Cleveland man charged for making threats against President Barack Obama, Hillary Clinton

CLEVELAND - The United States Secret Service detained a Cleveland man who they said made threats against the President of the United States and presidential candidate, Hillary Clinton.

According to an affidavit from Secret Service Agent Matthew Luczak, a criminal complaint and arrest warrant for Jonathan Smead was issued for violating Title 18, United States Code, Section 871 regarding threats against the President and Section 875 regarding threats against another via interstate communication. The document said Smead made a direct threat to take the life or cause physical harm to the President. Smead also said he would injure a candidate for the U.S. presidency.

READ THE FULL AFFIDAVIT HERE

The affidavit read on Feb. 28 around 10:16 p.m., the Secret  Service, Chicago Field Office received a call, which was then forwarded to the Cleveland Field Office. The caller asked if the line was recorded. Before the agent could respond, the called said, "I want to kill President Obama." The caller asked if his statement was a federal offense, but continued to speak about past assassins including John Wilkes Booth and Lee Harvey Oswald. He then said he "wants to kill Hillary Clinton." 

The caller identified himself as 35-year-old Jonathan Smead, provided his social security number and said he was living with his grandmother on Spring Road in Cleveland. Before the call ended, Smead said he "wants federal charges, not little state charges."

Smead was detained on Feb. 29 by the Secret Service and was interviewed by a U.S. Secret Service agent, Cleveland police and Luczak, the affidavit stated. Smead admitted to making the call mentioned above and said he had been drinking alcohol prior to making the call. He said he did not know why he decided to threaten the President or Clinton. He said he did not want to harm either one of them.

"i don't know what to think about all this," said Joyce Smead. "I don't know what's wrong with the boy. i just don't know."

Smead told officials he had been watching The West Wing, a fictional television show about the President of the United States, and he was also very interested in past presidents--specifically John F. Kennedy and Abraham Lincoln, who were both assassinated. 

The affidavit said Smead shared he had an interest in assassins and past presidential assassinations, particularly the Kennedy assassination. He said he also visited the location where Kennedy was assassinated.

Secret Service agents met with Smead's step-grandmother Joyce Smead on Feb. 29. She confirmed Smead had been living with her since December of 2015. She also said the number Smead used to make the call was her personal cell phone.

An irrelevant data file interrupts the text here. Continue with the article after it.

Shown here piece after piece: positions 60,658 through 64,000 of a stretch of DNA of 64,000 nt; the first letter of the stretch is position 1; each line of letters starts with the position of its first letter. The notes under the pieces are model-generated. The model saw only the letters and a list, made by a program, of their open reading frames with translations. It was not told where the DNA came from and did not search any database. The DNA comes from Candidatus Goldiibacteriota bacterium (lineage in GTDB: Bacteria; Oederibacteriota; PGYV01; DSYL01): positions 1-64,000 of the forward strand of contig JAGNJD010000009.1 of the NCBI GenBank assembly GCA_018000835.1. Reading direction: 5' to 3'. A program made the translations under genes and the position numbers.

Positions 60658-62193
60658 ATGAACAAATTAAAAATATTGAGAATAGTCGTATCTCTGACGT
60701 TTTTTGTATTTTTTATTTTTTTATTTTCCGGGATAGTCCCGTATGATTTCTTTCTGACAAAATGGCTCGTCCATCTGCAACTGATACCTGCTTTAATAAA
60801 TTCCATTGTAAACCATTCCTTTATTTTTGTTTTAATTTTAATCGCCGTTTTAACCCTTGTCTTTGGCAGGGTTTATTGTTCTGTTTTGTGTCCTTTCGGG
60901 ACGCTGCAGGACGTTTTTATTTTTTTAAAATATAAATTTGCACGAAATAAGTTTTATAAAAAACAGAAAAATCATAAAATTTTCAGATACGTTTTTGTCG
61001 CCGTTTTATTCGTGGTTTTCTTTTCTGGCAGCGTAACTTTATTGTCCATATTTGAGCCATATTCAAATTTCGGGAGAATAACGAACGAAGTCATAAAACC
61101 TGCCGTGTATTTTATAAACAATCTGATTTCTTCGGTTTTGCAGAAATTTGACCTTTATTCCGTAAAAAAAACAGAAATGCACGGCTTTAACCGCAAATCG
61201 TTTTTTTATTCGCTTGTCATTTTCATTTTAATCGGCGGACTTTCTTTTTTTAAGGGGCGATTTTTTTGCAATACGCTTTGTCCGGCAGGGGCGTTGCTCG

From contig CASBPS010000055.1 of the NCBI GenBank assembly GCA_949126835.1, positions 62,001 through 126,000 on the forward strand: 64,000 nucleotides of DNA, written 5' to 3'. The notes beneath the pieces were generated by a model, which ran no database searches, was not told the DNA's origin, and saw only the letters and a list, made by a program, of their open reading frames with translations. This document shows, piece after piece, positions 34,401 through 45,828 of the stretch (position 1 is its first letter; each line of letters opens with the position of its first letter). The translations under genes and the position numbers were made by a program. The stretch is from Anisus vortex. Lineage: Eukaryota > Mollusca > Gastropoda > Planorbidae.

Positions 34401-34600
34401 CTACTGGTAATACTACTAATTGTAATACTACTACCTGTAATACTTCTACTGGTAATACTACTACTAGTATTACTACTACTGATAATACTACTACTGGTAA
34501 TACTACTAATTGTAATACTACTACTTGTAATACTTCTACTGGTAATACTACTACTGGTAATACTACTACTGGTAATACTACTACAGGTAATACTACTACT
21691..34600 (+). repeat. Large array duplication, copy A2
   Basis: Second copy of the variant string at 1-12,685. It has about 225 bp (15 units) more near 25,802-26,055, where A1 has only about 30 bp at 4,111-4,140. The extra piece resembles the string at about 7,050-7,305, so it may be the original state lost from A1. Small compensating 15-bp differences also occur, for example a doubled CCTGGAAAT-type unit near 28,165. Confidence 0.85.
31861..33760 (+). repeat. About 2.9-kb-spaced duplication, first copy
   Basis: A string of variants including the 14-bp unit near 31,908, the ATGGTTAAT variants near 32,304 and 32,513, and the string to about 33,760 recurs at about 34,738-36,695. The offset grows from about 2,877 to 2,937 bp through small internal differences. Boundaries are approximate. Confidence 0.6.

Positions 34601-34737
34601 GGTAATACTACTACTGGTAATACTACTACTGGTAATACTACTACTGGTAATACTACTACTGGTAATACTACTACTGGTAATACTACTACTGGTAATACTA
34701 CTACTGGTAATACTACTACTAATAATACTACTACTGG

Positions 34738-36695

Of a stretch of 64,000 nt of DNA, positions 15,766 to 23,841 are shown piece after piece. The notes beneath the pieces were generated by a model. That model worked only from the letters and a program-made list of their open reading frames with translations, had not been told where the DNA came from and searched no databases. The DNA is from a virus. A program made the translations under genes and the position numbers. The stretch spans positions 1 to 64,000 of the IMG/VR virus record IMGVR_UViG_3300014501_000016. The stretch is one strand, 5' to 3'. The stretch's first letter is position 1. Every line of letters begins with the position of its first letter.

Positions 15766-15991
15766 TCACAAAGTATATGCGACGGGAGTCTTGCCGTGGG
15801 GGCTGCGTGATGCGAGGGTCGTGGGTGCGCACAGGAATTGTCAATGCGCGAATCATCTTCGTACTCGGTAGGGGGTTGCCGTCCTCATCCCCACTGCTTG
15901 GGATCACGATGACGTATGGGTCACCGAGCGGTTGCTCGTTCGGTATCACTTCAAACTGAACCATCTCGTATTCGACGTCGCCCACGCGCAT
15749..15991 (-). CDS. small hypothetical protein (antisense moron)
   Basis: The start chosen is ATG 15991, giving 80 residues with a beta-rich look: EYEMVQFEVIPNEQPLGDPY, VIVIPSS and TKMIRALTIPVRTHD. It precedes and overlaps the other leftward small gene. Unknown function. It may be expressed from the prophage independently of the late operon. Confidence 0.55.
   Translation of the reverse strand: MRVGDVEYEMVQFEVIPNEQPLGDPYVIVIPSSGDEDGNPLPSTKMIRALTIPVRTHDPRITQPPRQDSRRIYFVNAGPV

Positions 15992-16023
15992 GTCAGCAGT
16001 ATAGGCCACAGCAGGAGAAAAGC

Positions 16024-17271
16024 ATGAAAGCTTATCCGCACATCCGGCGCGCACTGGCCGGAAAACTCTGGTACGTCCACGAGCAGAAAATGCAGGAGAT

Joyce Smead told officials Jonathan Smead had been mentally distraught since his stepfather died in April of 2015. She also said he had an obsession with anything to do with the Kennedy assassination, which included reading books, watching television shows, and talking about the assassination. 

Officials contacted Smead's sister Lisa Henry. Henry said Smead was an alcoholic and needed help. She said Smead was living with her after his stepfather died, but moved out in December of 2015 since she could not take care of him any longer. She, too, said he had a hard time dealing with his stepfather's death.

Henry also said Smead talked of killing himself before he moved to Cleveland in 2015. He entered the Navy after 1999, but was discharged after he threatened to commit suicide.

Henry believed Smead called police and threatened to kill the President of the United States two years ago. She believed Smead had been drinking when the incident occurred, but did not believe he was ever charged by police.

On Feb. 22, Smead called the Mobile Crisis Intervention Line threatening suicide with a gun to his head and a knife to his throat. Cleveland police went to his home and were approached by Smead with what appeared to be a handgun in his waistband. The gun turned out to be a replica weapon unable to fire live ammunition, according to the affidavit. He was disarmed without incident, but when he was questioned he said he was still upset about his stepfather dying and wanted to harm himself.

Smead is currently in police custody and appeared in court on Wednesday. If charged, Smead's attorney said he could face a maximum of five years in prison and a $250,000 fine. He is back in court for a pre-trial and dention hearing on March 9th.

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